New sponsors, race to push IndyCar revenue
Hulman & Co. CEO Mark Miles expects last year’s work to restructure the IndyCar Series and Indianapolis Motor Speedway to pay dividends with double-digit revenue increases this year.
Internal projections show Hulman Motorsports, which includes the IndyCar Series and Indianapolis Motor Speedway, should see a 20 percent to 25 percent increase in ticket sales and sponsorship this year.
IndyCar opens its season this Sunday in St. Petersburg, Fla.
May is the biggest month on the calendar for IMS. It will begin this year with an inaugural road race, continue through Indianapolis 500 qualifying, include a Jason Aldean concert Memorial Day weekend, and culminate with the Indy 500.
“Last year was a transitional year for us where we tried to reshape our organization and re-establish relationships in the marketplace and articulate a clear strategy for our racing businesses,” Miles said. “This year we expect to begin to see the benefits of that repositioning with significant top-line sales growth. The changes we made in the May program are significant.”
The May events will be the primary driver of ticket sales increases. IndyCar races average more than 35,000 spectators, and the new road race at IMS is expected to draw more than that. Aldean typically plays to more than 20,000 spectators, which would take total new ticket sales that month to more than 50,000.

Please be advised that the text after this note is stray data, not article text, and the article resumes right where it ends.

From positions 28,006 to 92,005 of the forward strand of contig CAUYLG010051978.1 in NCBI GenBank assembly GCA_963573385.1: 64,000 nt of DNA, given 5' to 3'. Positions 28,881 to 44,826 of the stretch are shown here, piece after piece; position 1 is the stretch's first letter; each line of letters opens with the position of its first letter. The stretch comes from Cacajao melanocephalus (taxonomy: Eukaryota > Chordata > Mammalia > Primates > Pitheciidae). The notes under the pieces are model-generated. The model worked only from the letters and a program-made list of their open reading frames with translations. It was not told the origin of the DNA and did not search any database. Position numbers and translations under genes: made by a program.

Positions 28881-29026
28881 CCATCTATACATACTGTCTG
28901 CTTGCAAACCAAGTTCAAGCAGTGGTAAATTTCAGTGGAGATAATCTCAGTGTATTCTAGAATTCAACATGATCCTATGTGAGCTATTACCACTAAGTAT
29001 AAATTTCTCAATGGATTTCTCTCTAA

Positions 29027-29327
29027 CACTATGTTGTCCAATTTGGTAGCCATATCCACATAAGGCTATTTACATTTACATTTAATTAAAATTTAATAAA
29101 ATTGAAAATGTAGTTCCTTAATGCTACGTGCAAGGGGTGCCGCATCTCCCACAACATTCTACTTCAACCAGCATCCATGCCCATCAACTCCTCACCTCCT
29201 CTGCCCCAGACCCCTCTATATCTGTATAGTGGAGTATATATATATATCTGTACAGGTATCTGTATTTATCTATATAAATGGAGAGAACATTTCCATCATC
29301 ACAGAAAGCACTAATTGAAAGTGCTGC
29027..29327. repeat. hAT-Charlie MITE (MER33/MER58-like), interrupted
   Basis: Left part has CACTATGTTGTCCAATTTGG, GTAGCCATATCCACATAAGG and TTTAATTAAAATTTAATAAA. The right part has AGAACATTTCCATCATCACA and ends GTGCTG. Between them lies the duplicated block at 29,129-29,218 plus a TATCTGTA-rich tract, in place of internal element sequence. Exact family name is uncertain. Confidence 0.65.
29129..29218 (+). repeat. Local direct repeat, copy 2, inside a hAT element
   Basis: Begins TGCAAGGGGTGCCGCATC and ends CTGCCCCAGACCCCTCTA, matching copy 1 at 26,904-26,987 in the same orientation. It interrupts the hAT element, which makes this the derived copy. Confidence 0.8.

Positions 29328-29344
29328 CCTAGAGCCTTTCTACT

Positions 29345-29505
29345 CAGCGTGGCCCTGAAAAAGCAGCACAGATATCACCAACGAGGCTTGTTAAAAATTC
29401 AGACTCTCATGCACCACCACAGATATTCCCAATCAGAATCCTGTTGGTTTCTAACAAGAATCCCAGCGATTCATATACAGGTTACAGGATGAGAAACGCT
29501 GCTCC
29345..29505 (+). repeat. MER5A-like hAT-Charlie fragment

The Verizon title sponsorship, which was announced earlier this month, helped the series avoid going without a sponsor for the 2014 season after Izod exited its deal early. Verizon agreed to pay more than $10 million annually in rights fees, media and marketing. The company is shooting IndyCar-themed commercials that it plans to run nationally.
Miles said Hulman Motorsports also expects to sign a title sponsor for its inaugural road race at IMS as well as a new timing and scoring sponsor for the IndyCar Series.
In addition to improving sponsorship and ticket sales revenue, Hulman Motorsports plans to put more marketing resources behind the IndyCar Series. Miles hired longtime Ford marketer C.J. O’Donnell last year as the series’ marketing chief. He has developed a campaign, “Rivals,” that highlights drivers and competition on the track.
The marketing materials include full-length advertisements that can run during race broadcasts on ABC and NBC Sports Network, and 25-second ads that promoters can use locally after filling in the remaining five seconds with ticket sales information.
O’Donnell estimates that between the eight promoters who plan to use the commercials along with IndyCar’s advertising during races, digital ads and print ads, the series will have $10 million in media value behind it this year. The series also plans to buy advertising in race markets during the weeks after it visits.
“When we come to town, we make quite a splash, and in past years, we wouldn’t continue that dialogue after the weekend,” O’Donnell said. “Our intent now is to stay present through advertising and make sure we have a continual dialogue with fans there [in race markets] and encourage them to continue to follow us in races after the race they attend.”
Miles said he is finishing the 2015 IndyCar schedule. In the coming months, he hopes to secure two to three international races for the start of the year. His goal is to take the series back to Brazil, where it raced 2010-13, and one other market such as the Middle East. “Getting back to Brazil is important,” Miles said. “There’s demand there. We just have to figure out how to line it up.”